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    Here’s how a Rs 2 lakh job scam revealed Rs 3,000 crore money laundering via cryptocurrencies

    Here’s how a Rs 2 lakh job scam revealed Rs 3,000 crore money laundering via cryptocurrencies

    Here’s how a Rs 2 lakh job scam revealed Rs 3,000 crore money laundering via cryptocurrencies
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    By Akanksha Upadhyay   IST (Updated)


    In what may be the biggest cyber fraud bust in India, Uttar Pradesh cybercrime police unearthed a Rs 3,000 crore online job scam wherein money was laundered to countries like China, the Philippines and Vietnam via cryptocurrency. Fraudsters sent lakhs of bulk SMS/WhatsApp messages across India after the first COVID lockdown, and several people fell prey to this fraud. The one-of-its-kind investigation includes examining several cryptocurrency accounts, exchanges, and shell companies operating in foreign countries.

    Law enforcement agencies were tracking a mere Rs 2 lakh job scam in Bareilly. They found a mail trail in the process, which revealed that Rs 3,000 crores from this racket had already been siphoned off to countries like China and the Philippines using cryptocurrency wallets like Binance, Smart Cont, OK Coin, etc. The big question now is how to get the money back?
    It began in Bengal
    Uttar Pradesh’s cybercrime department arrested a man from West Bengal connected with the cyber fraud case in Bareilly. The accused, identified as Manzurul Islam, was arrested for defrauding a woman from Bareilly of Rs. 2.1 lakh in October 2021.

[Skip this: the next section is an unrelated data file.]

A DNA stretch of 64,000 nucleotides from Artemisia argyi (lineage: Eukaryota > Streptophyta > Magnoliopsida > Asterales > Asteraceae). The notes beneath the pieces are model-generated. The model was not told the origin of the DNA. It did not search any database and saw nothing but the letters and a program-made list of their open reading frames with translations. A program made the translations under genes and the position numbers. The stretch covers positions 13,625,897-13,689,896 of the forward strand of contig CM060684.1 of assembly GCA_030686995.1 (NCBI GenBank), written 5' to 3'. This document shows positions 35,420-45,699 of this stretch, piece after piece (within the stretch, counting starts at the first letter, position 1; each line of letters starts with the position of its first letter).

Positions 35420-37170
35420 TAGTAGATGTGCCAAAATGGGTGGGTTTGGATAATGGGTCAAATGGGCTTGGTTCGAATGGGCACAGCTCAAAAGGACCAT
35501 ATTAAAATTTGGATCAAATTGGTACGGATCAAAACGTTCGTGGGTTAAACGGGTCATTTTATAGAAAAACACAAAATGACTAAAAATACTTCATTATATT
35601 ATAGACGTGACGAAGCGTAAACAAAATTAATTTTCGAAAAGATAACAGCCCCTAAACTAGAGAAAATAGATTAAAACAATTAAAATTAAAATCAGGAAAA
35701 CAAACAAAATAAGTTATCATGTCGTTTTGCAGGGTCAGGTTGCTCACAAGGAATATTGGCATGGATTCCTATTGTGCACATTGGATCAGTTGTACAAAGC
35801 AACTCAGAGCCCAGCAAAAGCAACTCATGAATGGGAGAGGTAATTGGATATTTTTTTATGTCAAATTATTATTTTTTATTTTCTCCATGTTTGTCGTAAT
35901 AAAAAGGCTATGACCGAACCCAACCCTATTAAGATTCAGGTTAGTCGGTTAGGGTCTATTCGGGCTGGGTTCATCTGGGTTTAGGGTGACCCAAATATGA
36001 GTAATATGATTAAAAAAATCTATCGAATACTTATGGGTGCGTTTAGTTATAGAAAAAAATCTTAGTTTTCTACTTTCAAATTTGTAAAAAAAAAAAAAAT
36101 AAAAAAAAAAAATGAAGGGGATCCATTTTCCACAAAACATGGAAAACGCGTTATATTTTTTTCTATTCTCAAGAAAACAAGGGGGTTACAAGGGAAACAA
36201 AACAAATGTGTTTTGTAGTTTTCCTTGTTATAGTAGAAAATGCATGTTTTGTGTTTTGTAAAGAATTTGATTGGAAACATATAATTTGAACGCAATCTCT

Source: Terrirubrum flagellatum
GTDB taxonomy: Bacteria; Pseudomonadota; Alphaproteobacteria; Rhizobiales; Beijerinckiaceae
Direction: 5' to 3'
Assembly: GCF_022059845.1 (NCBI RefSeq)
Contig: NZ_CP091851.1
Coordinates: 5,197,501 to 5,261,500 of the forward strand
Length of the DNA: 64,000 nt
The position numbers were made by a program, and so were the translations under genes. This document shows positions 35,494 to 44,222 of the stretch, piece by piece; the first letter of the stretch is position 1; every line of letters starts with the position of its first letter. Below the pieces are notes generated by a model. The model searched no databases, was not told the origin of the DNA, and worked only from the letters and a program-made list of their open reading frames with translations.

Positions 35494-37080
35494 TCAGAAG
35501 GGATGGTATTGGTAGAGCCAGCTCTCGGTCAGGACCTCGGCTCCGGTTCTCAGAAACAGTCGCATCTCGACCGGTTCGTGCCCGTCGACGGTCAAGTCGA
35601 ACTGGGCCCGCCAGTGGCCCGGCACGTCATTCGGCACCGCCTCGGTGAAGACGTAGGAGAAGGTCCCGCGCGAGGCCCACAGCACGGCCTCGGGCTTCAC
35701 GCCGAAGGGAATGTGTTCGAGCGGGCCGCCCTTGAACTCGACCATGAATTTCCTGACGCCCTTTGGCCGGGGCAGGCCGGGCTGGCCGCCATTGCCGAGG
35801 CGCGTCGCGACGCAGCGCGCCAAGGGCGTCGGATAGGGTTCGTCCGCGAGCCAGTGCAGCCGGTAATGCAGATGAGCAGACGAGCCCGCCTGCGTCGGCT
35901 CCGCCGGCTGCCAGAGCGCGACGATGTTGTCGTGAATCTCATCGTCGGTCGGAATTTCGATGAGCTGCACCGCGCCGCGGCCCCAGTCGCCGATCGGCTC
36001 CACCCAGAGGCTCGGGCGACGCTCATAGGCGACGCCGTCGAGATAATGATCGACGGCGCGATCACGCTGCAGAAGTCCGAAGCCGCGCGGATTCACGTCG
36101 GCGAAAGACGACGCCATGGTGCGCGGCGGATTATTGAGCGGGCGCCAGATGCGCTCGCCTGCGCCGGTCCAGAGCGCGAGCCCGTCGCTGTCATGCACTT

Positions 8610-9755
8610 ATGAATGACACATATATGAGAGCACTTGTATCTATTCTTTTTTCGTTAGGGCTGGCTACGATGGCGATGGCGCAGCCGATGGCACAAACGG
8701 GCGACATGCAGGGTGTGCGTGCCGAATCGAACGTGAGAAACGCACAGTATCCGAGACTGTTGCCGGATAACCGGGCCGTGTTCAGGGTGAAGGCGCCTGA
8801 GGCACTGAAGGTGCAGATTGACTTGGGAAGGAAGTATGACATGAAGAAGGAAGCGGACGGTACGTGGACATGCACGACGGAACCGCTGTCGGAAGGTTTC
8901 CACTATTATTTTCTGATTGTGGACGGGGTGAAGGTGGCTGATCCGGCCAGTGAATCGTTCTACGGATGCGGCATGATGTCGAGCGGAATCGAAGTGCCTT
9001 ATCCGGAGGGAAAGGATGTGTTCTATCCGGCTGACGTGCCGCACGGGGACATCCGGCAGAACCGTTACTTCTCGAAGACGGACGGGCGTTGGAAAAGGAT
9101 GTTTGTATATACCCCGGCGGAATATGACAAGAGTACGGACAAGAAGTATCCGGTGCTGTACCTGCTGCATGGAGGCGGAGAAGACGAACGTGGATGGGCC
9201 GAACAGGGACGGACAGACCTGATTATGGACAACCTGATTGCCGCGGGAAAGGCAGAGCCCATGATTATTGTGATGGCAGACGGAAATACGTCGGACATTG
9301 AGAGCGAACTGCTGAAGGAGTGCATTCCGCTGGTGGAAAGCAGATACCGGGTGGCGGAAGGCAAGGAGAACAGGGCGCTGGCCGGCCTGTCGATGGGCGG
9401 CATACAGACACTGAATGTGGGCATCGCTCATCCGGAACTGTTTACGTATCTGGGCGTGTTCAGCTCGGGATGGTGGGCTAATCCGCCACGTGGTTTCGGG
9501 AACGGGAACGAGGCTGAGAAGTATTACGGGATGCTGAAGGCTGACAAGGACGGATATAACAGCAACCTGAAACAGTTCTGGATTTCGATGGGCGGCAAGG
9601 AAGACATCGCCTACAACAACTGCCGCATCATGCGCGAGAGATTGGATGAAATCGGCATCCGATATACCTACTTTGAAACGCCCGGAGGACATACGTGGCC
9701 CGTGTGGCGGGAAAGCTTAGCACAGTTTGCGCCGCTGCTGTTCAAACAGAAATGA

Triveni Singh, superintendent of police (SP), cybercrime, UP, said, “The accused asked the victim to click on a link and register herself for the job for Rs 100 only. The woman was then offered Rs 200 in return for investing Rs 100, and an e-wallet was created. Over a period of some days, the woman continued to invest money and eventually discovered that she had been cheated of over Rs 2 lakh.”
    Singh said these fraudsters sent lakhs of bulk SMS/WhatsApp messages across India in a day, and several people fell prey to this fraud. This started during the first Covid-19 pandemic lockdown in the country when people were either looking for a work from home opportunity on the side or had lost their jobs and were looking for a new one.
    Money laundering via crypto
    The investigation revealed that this money was transferred to three different UPI IDs, and the amount added up to over Rs 3,000 crore. Singh said the entire amount was then converted into cryptocurrency by creating wallets on Binance, Smart Cont, OK Coin, BitPie, etc. In addition, the money was also transferred utilising different trusts, firms, and NGOs.
    “So far, investigations have revealed that 256 wallets of different cryptocurrencies have been used to transfer Rs 1,413 crore, including six wallets in India, while other wallets were created in China, Malaysia and the Philippines. Besides, the bank accounts of as many as 46 companies, trusts and firms have been used to transfer over Rs 1,500 crore. Twelve of these are shell companies,” he explained.
    Singh further added that an investigation is going on to ascertain how big is this nexus in India and how they operate.